Spring maintenance of bowling greens 2019
The joys of spring soon come round each year. The Bowling Green fraternity will soon be seen out practicing and playing on their bowling greens up and down the country. This article gives us an overview of spring maintenance.
The first operation is to firm up the greens, particularly after a period of frosts when the ground has been lifted. This is carried out by rolling the green using your mower in the disengaged mode (no cylinder blades working), walking slowly in several directions over the surface of your green.
Subsequent rolling can be carried out using a 50 kilo weight roller, better still a Sisis Trulevel hand roller, again in many directions. Think of a clock face; the first run starting at 12 o'clock and finishing at 6 o'clock, then starting at 3 o'clock and finishing at 9 o'clock. Work around the clock to firm evenly when conditions allow, not when the soil is saturated or frosted. Ideally, perform this operation when the surface is drying out and the sub surface is moist. This will help firm the playing surface. Turf Irons and specially designed turf rolling machines help to improve the speed of playing surfaces and allow the woods to roll smoothly across the green with less effort from the bowler.
A programme of surface aeration is beneficial, particularly to help drain away any surface water or address any surface compaction resulting from recent rolling activities. This can be achieved using a Sarel roller or a set of micro tines attached to a pedestrian mechanical spiker. Most of your deeper aeration works should have been completed during the winter months, i.e. November to February. Try to avoid the use of slit tines during the spring and summer as these types of aerators can lead to surface disruption, thus affecting surface playability. If you need to aerate during the playing season, use solid tines.
Daily brushing and switching of greens should continue to keep the greens clean and remove any early morning dew. Keeping the sward dry, particularly in the spring, helps prevent the likelihood and disease attacks. However, if you do get an outbreak of disease, there are a number of professional fungicide products now available to help control or reduce the damaging effects of disease pathogens. Worm activity will increase as the soil temperatures begin to rise and the soils remain moist.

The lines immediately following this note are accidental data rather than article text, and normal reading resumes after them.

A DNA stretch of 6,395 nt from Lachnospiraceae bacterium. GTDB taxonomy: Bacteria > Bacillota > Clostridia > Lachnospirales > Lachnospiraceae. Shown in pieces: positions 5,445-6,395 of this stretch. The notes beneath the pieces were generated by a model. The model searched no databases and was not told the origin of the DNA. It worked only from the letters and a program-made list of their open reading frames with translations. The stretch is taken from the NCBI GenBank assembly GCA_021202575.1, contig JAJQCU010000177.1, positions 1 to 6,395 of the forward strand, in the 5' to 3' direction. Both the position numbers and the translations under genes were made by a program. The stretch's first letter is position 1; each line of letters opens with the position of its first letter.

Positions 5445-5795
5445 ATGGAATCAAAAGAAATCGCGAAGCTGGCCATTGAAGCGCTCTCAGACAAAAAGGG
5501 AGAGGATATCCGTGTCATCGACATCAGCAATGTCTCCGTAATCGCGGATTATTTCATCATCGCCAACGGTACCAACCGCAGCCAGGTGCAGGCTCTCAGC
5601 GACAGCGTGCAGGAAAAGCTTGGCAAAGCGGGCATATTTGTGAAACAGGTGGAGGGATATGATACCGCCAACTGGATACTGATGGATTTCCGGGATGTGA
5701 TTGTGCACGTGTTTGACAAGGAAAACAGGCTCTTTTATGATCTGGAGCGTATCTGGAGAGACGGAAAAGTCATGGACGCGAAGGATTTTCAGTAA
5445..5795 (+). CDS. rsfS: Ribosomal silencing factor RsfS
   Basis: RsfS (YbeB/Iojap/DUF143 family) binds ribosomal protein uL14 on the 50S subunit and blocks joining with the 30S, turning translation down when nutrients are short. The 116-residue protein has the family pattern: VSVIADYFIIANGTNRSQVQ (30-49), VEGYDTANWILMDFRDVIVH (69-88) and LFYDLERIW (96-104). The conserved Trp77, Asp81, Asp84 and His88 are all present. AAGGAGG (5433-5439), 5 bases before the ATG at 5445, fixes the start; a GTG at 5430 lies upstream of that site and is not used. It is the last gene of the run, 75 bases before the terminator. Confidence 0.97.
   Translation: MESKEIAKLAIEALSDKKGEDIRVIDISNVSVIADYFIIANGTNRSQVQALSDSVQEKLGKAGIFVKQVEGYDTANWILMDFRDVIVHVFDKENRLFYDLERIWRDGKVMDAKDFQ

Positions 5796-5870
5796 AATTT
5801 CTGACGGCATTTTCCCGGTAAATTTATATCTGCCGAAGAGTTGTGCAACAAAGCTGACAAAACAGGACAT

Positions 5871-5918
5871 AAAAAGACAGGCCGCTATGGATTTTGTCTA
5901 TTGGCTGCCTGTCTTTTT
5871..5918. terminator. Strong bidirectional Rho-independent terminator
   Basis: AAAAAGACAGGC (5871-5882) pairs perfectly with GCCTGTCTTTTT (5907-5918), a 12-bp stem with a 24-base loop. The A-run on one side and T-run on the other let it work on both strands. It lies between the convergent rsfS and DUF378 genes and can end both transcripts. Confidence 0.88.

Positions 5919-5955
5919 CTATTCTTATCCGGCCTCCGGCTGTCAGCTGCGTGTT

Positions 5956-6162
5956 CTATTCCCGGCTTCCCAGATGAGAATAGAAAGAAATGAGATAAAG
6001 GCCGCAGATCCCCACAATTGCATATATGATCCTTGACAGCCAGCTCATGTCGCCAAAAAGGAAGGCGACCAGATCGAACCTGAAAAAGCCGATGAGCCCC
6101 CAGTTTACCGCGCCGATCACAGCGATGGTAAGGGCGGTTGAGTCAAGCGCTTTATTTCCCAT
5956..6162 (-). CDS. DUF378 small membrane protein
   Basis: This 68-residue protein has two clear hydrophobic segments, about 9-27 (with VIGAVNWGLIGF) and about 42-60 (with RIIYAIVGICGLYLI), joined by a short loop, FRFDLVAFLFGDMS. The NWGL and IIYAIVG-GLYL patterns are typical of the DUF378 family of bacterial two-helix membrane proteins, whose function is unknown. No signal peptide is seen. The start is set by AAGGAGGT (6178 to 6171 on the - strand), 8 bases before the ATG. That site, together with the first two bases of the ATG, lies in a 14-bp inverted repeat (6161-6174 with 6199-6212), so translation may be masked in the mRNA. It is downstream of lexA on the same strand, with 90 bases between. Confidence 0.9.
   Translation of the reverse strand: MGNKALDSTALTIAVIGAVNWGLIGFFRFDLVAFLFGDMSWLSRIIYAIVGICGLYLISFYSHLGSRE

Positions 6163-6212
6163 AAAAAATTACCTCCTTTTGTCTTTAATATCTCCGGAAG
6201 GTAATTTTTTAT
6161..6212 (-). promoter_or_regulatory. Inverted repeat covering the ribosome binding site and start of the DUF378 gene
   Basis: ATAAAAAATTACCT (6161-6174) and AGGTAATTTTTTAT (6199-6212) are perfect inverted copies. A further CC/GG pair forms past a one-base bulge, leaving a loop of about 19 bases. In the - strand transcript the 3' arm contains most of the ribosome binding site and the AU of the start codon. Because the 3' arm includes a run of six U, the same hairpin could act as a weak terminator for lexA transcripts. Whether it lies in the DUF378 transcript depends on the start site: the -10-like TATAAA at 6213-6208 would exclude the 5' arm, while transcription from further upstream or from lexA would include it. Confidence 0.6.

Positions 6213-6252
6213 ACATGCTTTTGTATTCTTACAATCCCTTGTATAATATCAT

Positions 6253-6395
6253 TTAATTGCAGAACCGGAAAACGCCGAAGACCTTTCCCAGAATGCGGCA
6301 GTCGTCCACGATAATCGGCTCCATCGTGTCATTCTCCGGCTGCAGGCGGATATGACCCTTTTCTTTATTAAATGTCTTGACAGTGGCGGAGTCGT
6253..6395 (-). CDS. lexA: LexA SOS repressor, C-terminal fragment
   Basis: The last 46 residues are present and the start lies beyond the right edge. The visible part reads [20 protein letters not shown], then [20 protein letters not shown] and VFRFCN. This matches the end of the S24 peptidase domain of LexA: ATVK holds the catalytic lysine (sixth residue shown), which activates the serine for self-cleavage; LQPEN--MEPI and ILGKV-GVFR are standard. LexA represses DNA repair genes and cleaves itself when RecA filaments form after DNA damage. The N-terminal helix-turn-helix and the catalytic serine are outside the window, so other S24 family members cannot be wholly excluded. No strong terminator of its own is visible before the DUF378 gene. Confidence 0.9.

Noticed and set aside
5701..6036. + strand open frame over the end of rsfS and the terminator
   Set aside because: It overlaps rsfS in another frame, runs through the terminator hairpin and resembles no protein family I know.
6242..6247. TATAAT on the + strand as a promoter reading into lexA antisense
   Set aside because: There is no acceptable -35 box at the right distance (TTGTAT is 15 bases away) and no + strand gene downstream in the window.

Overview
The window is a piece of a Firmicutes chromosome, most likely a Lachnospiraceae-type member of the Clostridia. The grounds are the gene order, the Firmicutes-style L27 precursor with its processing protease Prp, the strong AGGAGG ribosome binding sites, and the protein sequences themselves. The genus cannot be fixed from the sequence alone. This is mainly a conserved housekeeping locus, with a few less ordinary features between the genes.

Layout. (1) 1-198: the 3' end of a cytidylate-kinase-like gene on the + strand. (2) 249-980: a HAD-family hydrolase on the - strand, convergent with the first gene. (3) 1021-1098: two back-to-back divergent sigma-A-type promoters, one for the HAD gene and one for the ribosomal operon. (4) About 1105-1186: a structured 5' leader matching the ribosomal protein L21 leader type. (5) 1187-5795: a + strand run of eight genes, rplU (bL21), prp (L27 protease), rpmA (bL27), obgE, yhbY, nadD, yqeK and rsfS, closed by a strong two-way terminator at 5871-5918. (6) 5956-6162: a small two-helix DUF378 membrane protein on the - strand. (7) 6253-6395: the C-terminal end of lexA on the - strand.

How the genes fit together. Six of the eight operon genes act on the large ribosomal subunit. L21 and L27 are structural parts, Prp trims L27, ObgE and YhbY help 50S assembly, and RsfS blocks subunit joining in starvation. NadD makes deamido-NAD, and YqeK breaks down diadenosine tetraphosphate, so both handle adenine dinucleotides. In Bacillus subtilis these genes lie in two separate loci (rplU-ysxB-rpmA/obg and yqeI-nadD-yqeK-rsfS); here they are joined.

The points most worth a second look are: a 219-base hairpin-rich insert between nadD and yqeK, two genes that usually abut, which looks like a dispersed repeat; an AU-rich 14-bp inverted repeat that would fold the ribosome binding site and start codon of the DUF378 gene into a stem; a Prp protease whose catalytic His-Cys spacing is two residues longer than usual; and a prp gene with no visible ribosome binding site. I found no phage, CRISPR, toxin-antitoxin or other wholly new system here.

Ideally, you should have carried out a soil analysis to establish the soil nutrient status and soil pH of your green. The results of this test will help you determine an effective fertiliser programme for the coming year.
Mowing is one of the most important practices and should be carried out on a regular basis. Cutting frequencies will depend on the weather and ground conditions. During the playing season, March to October, the greens should be cut at least three times a week, if not daily. Mowing machines should be at least 7 to 9 bladed cylinder mowers that are kept well maintained and sharp. Height of cut will range from 3.5mm to 5mm during the playing season.
Macro pores generally allow movement of air and the drainage of water and are large enough to accommodate plant roots and micro-organisms found in the soil. The ability to retain a good balance of macro pores in the soil structure is essential for maintaining grass plant health. It is when these macro pores are either reduced in size by compaction or filled with water that we see deterioration in pitch playability and resistance to wear.
However, the main contributing factor that reduces and damages pore spaces in soil is compaction caused by compression forces normally associated with play and use of machinery, particularly during wet weather periods. Over time, these compression forces reduce the pore spaces so that air, water and nutrient flow through the soil profile is restricted, thus leading to many problems associated with compaction.
To maintain optimum growing conditions for the grass plant, a planned fertiliser programme should be implemented. Ideally, a soil analysis should have been carried out to ascertain the nutrient status of your soil. Once known, an effective NPK fertiliser programme can be applied to maximise plant growth.
Fertilisers now come in many forms, both granular and liquid. It is important that you understand how these products work and how to apply them. If in, doubt leave it to a professional company to do it for you. Many greens are damaged and affected by poor fertiliser applications, using the wrong product or over or under dosing. This often leads to visual and physical problems on the surface.
All grass plants are a continuum of water movement. Over 90% of the plant's water requirements are transported through the plant from the soil profile, via the roots and stem tissues, into the leaves and out into the atmosphere. Knowledge of these relationships is important when designing and operating irrigation systems. The main aim is to achieve a water balance within the soil profile ensuring that the grass plant is able to access available water from the soil.
Other than the main core activities mentioned above, there are often several other tasks or activities that can be implemented during the playing season. These will include keeping the surface clean and free of debris and other extraneous materials, possible use of wetting agents to prevent dry patch forming and help improve soil moisture contents.
- Keeping drainage ditches clean and safe
- Maintaining hedges and boundary fence lines
- Maintaining floodlight columns and lights
- Maintaining shelters and seating features around club house
- Servicing mowers and machinery
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